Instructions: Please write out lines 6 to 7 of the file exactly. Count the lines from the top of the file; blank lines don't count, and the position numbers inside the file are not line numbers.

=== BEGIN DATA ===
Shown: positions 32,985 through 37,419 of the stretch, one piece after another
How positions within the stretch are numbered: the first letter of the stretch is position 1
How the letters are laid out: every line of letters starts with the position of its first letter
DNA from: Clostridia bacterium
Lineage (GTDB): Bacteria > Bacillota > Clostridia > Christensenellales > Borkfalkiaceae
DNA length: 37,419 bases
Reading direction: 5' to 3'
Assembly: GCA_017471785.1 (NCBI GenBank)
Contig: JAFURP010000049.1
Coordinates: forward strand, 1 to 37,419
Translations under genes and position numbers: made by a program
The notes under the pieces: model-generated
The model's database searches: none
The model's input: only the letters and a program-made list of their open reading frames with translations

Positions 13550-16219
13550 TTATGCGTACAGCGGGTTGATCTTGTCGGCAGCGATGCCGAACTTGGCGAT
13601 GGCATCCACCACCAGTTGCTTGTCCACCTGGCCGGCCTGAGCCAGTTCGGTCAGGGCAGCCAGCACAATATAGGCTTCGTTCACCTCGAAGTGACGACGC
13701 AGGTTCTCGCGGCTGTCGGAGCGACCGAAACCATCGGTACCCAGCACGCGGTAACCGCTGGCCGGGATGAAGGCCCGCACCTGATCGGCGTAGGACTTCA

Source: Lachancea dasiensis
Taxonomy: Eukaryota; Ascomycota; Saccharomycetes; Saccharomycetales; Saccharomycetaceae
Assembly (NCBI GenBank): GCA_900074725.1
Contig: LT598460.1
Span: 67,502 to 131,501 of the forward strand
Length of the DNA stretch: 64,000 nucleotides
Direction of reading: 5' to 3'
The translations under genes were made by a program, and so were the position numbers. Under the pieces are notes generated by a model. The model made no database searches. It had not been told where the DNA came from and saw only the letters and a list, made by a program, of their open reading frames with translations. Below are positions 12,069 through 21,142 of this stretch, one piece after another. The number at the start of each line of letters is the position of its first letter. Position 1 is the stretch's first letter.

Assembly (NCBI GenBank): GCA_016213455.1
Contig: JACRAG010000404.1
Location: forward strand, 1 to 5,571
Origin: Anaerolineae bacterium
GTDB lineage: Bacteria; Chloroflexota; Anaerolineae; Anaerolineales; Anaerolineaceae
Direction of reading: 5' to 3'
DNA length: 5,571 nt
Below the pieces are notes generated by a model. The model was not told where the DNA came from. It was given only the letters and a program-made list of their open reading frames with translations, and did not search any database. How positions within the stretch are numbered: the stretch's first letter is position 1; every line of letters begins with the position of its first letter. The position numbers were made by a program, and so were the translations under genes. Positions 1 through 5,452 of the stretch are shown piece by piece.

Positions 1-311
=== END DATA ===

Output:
DNA length: 37,419 bases
Reading direction: 5' to 3'